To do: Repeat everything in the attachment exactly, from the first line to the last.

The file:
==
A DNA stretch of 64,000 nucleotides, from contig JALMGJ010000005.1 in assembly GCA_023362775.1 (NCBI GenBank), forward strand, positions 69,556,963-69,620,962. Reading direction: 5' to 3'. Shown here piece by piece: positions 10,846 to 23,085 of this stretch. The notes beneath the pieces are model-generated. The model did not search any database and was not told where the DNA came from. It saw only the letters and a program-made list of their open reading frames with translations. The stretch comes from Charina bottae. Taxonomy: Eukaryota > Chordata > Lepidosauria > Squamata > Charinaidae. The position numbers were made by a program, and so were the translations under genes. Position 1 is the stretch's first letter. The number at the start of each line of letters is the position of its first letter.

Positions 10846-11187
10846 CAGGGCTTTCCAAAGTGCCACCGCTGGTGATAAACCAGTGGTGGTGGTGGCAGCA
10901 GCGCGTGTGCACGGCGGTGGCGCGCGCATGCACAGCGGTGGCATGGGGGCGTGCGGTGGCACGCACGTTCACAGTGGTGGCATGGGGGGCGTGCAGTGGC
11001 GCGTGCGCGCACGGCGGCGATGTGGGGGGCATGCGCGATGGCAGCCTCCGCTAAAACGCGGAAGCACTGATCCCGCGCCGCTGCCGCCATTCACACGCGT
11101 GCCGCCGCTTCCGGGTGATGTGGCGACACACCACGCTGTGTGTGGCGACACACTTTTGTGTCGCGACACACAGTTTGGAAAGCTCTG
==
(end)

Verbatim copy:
A DNA stretch of 64,000 nucleotides, from contig JALMGJ010000005.1 in assembly GCA_023362775.1 (NCBI GenBank), forward strand, positions 69,556,963-69,620,962. Reading direction: 5' to 3'. Shown here piece by piece: positions 10,846 to 23,085 of this stretch. The notes beneath the pieces are model-generated. The model did not search any database and was not told where the DNA came from. It saw only the letters and a program-made list of their open reading frames with translations. The stretch comes from Charina bottae. Taxonomy: Eukaryota > Chordata > Lepidosauria > Squamata > Charinaidae. The position numbers were made by a program, and so were the translations under genes. Position 1 is the stretch's first letter. The number at the start of each line of letters is the position of its first letter.

Positions 10846-11187
10846 CAGGGCTTTCCAAAGTGCCACCGCTGGTGATAAACCAGTGGTGGTGGTGGCAGCA
10901 GCGCGTGTGCACGGCGGTGGCGCGCGCATGCACAGCGGTGGCATGGGGGCGTGCGGTGGCACGCACGTTCACAGTGGTGGCATGGGGGGCGTGCAGTGGC
11001 GCGTGCGCGCACGGCGGCGATGTGGGGGGCATGCGCGATGGCAGCCTCCGCTAAAACGCGGAAGCACTGATCCCGCGCCGCTGCCGCCATTCACACGCGT
11101 GCCGCCGCTTCCGGGTGATGTGGCGACACACCACGCTGTGTGTGGCGACACACTTTTGTGTCGCGACACACAGTTTGGAAAGCTCTG